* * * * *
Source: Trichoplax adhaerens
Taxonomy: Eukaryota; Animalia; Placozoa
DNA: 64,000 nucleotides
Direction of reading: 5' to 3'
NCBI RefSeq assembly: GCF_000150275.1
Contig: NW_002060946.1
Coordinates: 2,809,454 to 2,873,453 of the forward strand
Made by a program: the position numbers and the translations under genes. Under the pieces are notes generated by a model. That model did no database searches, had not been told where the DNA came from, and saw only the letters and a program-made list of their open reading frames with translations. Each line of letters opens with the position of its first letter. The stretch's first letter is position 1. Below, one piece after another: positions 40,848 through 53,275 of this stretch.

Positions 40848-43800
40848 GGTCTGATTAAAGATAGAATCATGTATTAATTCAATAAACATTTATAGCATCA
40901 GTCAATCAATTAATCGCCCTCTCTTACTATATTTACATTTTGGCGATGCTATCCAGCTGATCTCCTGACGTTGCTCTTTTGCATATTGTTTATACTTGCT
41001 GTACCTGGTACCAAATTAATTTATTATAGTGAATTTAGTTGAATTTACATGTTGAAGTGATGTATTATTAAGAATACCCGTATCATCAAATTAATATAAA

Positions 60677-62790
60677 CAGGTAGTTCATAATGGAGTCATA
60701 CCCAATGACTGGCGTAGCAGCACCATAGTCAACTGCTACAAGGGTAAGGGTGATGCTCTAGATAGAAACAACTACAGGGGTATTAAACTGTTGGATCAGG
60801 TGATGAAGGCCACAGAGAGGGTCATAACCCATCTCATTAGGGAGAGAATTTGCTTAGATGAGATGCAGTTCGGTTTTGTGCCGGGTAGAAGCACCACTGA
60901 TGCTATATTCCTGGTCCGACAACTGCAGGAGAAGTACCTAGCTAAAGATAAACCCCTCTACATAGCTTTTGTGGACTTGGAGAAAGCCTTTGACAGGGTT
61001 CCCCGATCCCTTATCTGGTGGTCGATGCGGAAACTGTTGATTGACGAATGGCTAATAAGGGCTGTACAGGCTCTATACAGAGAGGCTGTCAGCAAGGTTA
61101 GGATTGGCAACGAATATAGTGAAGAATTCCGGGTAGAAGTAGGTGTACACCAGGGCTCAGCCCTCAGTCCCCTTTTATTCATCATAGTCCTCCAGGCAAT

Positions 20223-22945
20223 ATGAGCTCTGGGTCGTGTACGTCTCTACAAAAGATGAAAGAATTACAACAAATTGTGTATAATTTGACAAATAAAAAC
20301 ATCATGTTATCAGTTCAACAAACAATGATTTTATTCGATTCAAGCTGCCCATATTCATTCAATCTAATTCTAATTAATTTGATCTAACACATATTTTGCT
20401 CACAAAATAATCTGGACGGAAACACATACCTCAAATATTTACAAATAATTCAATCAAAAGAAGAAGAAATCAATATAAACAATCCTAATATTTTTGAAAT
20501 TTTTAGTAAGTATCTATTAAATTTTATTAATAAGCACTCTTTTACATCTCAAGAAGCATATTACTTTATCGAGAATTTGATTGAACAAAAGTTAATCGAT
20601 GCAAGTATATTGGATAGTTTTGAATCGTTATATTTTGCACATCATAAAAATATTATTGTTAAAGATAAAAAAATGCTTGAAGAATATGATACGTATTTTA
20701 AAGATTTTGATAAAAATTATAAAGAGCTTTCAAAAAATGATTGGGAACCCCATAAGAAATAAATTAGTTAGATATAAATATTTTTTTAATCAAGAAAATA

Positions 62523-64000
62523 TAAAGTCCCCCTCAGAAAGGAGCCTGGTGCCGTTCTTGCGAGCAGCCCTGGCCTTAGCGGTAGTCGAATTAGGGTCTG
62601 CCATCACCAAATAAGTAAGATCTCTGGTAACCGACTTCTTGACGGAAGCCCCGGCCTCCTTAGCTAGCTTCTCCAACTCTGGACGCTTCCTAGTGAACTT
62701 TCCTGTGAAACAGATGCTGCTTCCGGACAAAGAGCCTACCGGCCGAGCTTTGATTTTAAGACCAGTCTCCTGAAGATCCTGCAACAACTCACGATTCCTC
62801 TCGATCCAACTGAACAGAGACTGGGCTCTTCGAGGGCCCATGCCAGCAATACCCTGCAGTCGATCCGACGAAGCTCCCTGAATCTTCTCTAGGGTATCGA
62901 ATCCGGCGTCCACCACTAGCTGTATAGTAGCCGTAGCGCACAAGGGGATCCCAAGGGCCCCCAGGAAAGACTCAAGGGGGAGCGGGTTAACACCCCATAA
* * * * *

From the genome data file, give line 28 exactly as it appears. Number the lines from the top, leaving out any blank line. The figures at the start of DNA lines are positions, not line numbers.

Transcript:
62523 TAAAGTCCCCCTCAGAAAGGAGCCTGGTGCCGTTCTTGCGAGCAGCCCTGGCCTTAGCGGTAGTCGAATTAGGGTCTG